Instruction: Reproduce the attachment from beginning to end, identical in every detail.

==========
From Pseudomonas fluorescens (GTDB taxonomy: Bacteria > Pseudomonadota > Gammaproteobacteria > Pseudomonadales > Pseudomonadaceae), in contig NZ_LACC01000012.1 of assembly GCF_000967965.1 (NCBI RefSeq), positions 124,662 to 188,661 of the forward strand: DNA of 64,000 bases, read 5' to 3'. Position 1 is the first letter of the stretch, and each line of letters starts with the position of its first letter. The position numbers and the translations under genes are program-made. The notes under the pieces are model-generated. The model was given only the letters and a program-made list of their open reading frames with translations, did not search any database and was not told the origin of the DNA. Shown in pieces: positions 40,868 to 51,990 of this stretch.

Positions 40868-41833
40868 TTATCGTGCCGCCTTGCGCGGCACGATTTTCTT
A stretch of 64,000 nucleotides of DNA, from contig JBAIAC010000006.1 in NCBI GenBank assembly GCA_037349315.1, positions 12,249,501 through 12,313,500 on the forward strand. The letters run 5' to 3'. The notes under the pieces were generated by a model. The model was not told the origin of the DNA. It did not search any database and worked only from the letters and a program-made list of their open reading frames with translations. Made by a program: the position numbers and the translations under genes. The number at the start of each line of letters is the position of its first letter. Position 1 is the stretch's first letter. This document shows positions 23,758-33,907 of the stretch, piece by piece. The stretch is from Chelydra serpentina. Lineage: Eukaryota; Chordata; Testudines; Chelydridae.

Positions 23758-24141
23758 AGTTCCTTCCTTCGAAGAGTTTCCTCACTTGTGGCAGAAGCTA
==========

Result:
From Pseudomonas fluorescens (GTDB taxonomy: Bacteria > Pseudomonadota > Gammaproteobacteria > Pseudomonadales > Pseudomonadaceae), in contig NZ_LACC01000012.1 of assembly GCF_000967965.1 (NCBI RefSeq), positions 124,662 to 188,661 of the forward strand: DNA of 64,000 bases, read 5' to 3'. Position 1 is the first letter of the stretch, and each line of letters starts with the position of its first letter. The position numbers and the translations under genes are program-made. The notes under the pieces are model-generated. The model was given only the letters and a program-made list of their open reading frames with translations, did not search any database and was not told the origin of the DNA. Shown in pieces: positions 40,868 to 51,990 of this stretch.

Positions 40868-41833
40868 TTATCGTGCCGCCTTGCGCGGCACGATTTTCTT
A stretch of 64,000 nucleotides of DNA, from contig JBAIAC010000006.1 in NCBI GenBank assembly GCA_037349315.1, positions 12,249,501 through 12,313,500 on the forward strand. The letters run 5' to 3'. The notes under the pieces were generated by a model. The model was not told the origin of the DNA. It did not search any database and worked only from the letters and a program-made list of their open reading frames with translations. Made by a program: the position numbers and the translations under genes. The number at the start of each line of letters is the position of its first letter. Position 1 is the stretch's first letter. This document shows positions 23,758-33,907 of the stretch, piece by piece. The stretch is from Chelydra serpentina. Lineage: Eukaryota; Chordata; Testudines; Chelydridae.

Positions 23758-24141
23758 AGTTCCTTCCTTCGAAGAGTTTCCTCACTTGTGGCAGAAGCTA